Did you know that John the Baptist taught about money?
John the Baptist was the guy who prepared the way for Jesus. He taught that a messiah was coming. But John wasn’t exactly a GQ kind of guy. He went to the wilderness. He wore a camel’s hair tunic, which he bound up with a belt. I can’t imagine a barbershop was close around the corner. He had a high protein diet of locusts, which he mixed in with some honey.
But still the crowds came. His fiery message of repentance was the first strong prophetic voice in ages. And for those who heeded John’s message of repentance, they came with a simple request. What do I do now?
The Bible records three separate responses:
- To the crowds, he said, “Whoever has two tunics is to share with him who has none, and whoever has food is to do likewise” (Luke 3.11).
- To the tax collectors, he said, “Collect no more than you are authorized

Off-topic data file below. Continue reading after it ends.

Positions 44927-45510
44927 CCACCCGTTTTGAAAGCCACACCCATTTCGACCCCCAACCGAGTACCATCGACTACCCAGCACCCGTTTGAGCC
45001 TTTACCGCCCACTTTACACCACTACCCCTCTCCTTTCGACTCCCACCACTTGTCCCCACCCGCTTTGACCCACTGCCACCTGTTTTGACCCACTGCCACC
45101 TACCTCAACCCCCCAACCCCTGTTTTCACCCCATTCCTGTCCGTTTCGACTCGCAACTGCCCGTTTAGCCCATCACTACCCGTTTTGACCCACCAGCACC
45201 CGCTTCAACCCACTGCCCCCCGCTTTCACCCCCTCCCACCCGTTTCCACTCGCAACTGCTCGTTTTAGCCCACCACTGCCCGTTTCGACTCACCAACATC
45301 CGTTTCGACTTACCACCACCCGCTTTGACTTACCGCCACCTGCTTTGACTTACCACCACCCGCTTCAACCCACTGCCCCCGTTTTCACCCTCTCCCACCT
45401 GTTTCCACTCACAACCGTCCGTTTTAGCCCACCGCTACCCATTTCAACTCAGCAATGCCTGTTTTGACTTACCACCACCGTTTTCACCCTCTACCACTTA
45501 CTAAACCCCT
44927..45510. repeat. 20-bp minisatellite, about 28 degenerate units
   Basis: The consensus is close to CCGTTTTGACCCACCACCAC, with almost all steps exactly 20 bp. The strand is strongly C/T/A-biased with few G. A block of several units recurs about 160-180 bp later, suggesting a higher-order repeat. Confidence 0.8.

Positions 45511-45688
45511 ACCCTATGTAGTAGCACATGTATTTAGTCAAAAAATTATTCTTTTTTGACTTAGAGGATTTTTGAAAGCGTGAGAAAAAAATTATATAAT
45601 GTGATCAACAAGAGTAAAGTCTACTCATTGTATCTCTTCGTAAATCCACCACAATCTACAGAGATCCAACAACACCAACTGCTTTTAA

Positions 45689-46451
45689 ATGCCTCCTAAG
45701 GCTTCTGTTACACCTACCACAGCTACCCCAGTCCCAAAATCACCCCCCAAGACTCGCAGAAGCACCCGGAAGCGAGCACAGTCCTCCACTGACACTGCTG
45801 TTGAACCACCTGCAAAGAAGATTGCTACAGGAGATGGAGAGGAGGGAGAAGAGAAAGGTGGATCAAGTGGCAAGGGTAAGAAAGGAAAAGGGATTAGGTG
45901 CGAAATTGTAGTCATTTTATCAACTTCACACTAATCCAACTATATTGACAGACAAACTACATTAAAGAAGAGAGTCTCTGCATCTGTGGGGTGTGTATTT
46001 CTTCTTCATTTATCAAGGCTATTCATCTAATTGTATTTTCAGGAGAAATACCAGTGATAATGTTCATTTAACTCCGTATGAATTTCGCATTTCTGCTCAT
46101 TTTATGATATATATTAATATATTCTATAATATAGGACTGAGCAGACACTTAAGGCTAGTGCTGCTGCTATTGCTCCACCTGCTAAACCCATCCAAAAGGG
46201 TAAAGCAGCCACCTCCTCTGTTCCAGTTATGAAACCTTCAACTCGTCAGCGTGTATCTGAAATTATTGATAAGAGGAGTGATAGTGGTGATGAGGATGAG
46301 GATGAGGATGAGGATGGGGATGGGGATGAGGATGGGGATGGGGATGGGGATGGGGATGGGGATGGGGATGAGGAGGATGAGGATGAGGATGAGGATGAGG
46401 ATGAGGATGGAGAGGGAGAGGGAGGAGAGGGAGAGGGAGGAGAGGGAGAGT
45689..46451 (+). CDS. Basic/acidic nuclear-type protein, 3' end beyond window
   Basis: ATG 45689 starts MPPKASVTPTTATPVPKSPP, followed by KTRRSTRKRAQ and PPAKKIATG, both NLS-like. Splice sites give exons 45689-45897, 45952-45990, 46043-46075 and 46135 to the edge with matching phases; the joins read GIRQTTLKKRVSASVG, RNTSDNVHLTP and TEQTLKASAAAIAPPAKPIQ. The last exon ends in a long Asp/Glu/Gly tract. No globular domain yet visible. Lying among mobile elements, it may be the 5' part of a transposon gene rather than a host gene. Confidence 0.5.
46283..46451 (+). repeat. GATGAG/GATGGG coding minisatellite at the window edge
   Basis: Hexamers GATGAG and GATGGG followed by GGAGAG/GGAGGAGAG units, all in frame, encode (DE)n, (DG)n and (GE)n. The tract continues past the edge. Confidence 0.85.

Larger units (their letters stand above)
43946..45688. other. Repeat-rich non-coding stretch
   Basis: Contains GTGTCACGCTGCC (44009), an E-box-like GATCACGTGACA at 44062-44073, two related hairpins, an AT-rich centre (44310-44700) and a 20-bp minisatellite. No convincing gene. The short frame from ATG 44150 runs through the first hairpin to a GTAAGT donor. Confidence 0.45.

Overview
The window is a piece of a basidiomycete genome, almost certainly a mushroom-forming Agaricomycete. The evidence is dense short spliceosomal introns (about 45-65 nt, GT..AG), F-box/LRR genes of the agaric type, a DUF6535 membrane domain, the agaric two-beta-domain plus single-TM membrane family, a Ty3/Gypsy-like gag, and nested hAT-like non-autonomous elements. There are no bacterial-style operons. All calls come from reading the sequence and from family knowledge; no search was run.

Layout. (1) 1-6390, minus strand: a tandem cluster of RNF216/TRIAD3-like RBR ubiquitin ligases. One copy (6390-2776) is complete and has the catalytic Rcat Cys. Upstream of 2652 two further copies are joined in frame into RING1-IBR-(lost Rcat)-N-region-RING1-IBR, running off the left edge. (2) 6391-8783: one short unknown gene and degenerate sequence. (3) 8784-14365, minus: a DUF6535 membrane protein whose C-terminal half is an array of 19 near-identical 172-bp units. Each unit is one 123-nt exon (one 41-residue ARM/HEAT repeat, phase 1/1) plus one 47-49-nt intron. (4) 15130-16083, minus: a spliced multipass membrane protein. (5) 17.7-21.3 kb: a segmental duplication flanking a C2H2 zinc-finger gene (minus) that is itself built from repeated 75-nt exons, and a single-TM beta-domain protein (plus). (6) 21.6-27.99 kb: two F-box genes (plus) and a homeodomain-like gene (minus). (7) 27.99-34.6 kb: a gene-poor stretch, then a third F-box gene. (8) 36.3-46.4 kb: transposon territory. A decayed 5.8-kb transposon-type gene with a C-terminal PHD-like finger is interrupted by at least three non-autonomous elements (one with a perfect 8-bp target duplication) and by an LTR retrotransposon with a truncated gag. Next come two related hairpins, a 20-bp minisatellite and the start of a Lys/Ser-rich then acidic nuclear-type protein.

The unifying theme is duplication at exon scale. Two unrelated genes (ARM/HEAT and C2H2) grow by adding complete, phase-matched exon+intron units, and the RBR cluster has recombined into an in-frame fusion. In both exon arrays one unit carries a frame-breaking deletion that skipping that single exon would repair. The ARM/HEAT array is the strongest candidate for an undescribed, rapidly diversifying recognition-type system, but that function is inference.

to do” (Luke 3.13).
- To the soldiers, he said, “Do not extort money from anyone by threats or
by false accusation, and be content with your wages” (Luke 3.14).
While we don’t think of people during Jesus’ time as being preoccupied with money, it’s fascinating that John’s practical instructions all have to do with money.
He urges them be generous—give away your extra tunic or food to those in need.
He urges the tax collector to operate with financial integrity.
He warns the soldiers not to use their position for financial gain, and to be content with what they have.
John’s message to a society far less affluent than our day is, in essence, to handle their finances well—to be content, to be generous. In our day of excess, how timely John’s message is. Perhaps we need to reexamine our own generosity. Can we help someone in need? Is there an area of our life where we need to operate with more financial integrity? Should we address our contentment?